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Article ThumbFrom the Editor - Sep/Oct 2014

The surprise is that there have been so few surprises. But maybe that’s just what happens when you plant a 5-acre “stylized prairie” in downtown Chicago and half of the species selected are Midwestern natives. Even when the world-renowned plantsman making the choices was from Holland and had never seen a real honest-to-gosh prairie until he came to America several years ago.

The man in question, Piet Oudolf, was in town this summer for the 10th anniversary of the establishment of The Lurie Garden in downtown Chicago’s Millennium Park, and Chicagoland Gardening was able to steal a few moments from his busy schedule to sit down and get his perspective on what he had done.


Article ThumbFrom the Editor - Jul/Aug 2014

Gardeners are a fickle lot. Either we’re rhapsodizing gooey-eyed about the resplendent, transcendent wonder of whatever miracle of nature we happen to have just witnessed (the emergence of the first tomato seed always does it for me) or we’re doing Scrooge one better and snarling “Bah, humbug!” The weather this past winter had us all in full snarling mode.

Now it’s high summer and we’re in the thick of something else. Storms, heat, drought, floods, wind, mosquitoes – and the tomatoes are (choose one) not ripening because it’s too chilly at night, not setting fruit because it’s too hot at night, cracking from irregular watering, getting blossom-end rot from calcium deficiency, being eaten by giant tomato hornworms, succumbing to early blight, succumbing to late blight … and so it goes. The gods must surely be against us. Woe and double woe.


Article ThumbFrom the Editor - May/Jun 2014

At the end of February I spent a couple of weeks in a suburb south of San Francisco, doing grandma duty while my daughter and her hubby were off in Italy, huffing their way to the top of Florence cathedral, plying the waters of the Venetian canals and wallowing through mountains of pasta.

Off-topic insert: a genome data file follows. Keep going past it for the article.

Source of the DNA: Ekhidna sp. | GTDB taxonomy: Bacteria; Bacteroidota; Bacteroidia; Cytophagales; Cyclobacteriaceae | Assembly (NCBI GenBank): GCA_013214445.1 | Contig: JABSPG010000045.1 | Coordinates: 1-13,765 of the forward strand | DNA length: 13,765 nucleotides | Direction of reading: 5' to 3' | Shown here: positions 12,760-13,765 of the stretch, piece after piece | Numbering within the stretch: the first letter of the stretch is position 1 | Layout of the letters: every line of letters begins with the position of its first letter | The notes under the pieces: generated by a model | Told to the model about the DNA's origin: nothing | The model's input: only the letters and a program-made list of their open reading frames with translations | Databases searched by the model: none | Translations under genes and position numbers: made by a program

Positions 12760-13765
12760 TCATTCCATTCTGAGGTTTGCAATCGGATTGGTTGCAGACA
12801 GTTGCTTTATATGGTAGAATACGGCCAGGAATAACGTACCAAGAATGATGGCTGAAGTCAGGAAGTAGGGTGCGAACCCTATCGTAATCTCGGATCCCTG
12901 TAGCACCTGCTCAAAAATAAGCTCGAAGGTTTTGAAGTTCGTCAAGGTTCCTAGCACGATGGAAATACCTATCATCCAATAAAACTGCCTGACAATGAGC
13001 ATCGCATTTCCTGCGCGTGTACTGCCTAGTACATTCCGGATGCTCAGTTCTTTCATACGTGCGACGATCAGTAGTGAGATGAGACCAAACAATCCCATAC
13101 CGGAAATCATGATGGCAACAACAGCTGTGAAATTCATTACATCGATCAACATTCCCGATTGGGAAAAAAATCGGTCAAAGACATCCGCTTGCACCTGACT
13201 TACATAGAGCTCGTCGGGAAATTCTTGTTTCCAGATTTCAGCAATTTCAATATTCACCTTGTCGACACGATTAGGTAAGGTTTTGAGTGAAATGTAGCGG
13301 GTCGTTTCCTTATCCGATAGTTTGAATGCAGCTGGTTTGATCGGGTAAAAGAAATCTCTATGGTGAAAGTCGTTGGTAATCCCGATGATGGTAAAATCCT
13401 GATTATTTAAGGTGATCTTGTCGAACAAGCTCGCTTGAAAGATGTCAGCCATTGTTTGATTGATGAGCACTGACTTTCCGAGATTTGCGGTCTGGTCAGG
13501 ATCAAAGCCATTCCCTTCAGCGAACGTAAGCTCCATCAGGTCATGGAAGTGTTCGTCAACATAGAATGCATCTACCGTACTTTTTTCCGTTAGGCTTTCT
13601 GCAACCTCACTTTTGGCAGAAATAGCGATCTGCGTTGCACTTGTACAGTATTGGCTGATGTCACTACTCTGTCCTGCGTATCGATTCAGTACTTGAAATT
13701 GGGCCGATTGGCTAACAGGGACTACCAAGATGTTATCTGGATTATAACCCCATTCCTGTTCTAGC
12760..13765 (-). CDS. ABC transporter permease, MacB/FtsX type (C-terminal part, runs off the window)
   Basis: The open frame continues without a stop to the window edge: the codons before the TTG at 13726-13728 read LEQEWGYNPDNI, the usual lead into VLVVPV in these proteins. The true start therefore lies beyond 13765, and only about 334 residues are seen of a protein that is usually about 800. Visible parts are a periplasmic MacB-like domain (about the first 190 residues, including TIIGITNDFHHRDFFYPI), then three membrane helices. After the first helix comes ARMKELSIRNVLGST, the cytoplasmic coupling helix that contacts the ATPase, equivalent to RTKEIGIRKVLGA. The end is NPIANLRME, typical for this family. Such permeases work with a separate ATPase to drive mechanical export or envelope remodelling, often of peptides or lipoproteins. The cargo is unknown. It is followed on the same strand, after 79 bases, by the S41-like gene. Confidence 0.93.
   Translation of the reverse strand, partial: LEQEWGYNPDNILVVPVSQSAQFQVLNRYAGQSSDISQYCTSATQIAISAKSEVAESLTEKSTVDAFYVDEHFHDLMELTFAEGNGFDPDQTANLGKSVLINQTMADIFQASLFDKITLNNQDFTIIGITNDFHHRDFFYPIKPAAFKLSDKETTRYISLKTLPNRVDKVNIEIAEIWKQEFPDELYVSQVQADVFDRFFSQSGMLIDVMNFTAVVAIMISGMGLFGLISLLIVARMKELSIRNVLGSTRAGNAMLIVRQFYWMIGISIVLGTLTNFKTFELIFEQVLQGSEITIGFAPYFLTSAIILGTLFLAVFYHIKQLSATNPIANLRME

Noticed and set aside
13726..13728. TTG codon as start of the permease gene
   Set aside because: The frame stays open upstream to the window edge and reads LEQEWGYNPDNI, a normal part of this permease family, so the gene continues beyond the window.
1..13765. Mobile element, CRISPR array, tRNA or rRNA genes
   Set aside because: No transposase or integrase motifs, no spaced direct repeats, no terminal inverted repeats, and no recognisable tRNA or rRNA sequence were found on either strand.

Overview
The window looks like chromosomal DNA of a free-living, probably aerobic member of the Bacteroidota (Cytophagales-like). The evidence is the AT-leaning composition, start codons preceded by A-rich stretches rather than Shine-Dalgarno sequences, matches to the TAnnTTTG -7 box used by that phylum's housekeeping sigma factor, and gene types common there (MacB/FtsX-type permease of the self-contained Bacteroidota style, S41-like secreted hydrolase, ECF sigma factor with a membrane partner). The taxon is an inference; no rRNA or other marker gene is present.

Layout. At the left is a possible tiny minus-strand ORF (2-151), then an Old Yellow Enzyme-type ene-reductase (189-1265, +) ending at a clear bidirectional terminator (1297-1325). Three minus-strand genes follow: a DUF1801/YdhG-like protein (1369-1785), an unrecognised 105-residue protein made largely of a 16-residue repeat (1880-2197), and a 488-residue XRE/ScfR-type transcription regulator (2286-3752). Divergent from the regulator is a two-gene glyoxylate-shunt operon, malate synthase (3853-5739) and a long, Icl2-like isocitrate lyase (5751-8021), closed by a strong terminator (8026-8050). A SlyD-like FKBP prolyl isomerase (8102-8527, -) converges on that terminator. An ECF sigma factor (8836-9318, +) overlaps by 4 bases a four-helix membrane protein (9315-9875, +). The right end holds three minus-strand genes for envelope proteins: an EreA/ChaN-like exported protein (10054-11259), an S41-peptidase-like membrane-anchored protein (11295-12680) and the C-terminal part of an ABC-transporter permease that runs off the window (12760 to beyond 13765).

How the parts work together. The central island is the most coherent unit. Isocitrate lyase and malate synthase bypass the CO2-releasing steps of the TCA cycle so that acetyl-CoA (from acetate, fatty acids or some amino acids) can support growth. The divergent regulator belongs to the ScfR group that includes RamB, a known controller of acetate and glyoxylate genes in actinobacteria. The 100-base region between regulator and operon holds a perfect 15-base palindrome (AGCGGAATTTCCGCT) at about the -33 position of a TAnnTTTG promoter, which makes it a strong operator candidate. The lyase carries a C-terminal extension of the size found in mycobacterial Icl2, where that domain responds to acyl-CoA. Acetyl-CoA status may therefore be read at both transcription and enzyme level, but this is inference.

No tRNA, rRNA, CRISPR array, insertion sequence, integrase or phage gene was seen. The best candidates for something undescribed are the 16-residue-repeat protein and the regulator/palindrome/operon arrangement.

As I never wearied of emailing back home, the Bay Area magnolias and flowering cherry trees were in full bloom, as were the daffodils, and I even spied a bright red bougainvillea as I tooled down the hill chauffeuring the grandson to high school. The boy had been studying about South Africa in his world studies class, so we kept our eyes peeled for cycads, a South African native reminiscent of palm trees that was found on the earth during prehistoric times. It was all very pleasant. Northern California is always ... pleasant.


Article ThumbFrom the Editor - Mar/Apr 2014

In a few days I will plant my first tomato seed. Planting always makes me happy, whether it’s planting bulbs in the fall, dividing and moving perennials or putting in shrubs. But nothing holds more mystery and promise than a seed. It’s so small. How can it possibly contain the wherewithal to develop into a 5-foot-tall plant? And tomato seeds are big enough to be easy. When it comes to foxglove or ‘Crystal Palace’ lobelia, I never expect the truly teeny seeds to germinate and so always plant far too many and end up discarding many seedlings (these seeds, too, are actually easy). I never learn.


Article ThumbFrom the Editor - Jan/Feb 2014

This is our “Ideas Issue,” designed to be a keeper, although of course we hope you keep all of our issues. So to get this new year off to a rousing start, we’ve created an issue that’s chock full of ideas for everything.

Every January and February, we get the garden ball rolling with Jim Nau from Ball Horticultural offering his appraisal of the year’s new plants. This issue we’ve tweaked that concept a bit in order to focus on plants for sun and ideas for shade, including shade-loving alternatives to the disease-prone common impatiens. There are newbies, but also a few golden oldies (well, not that old but definitely golden).


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questions

I thought that purple coneflowers were insect proof, but now I see some aphids at the bud and tiny flies. What is wrong?

I am growing my potted tropical hibiscus indoors for the winter. The leaves are starting to yellow and fall off. Should I give the plant iron and should I fertilize it? Do I cut it back, and if so, when?

I have two 20-year-old pine trees whose needles are turning brown on the west side of the plants. On the east side I have a compost pile.

I live in the St. Charles region and my soil is mostly clay. What is causing the browning? Should I get rid of the compost? How do I correct the damage?

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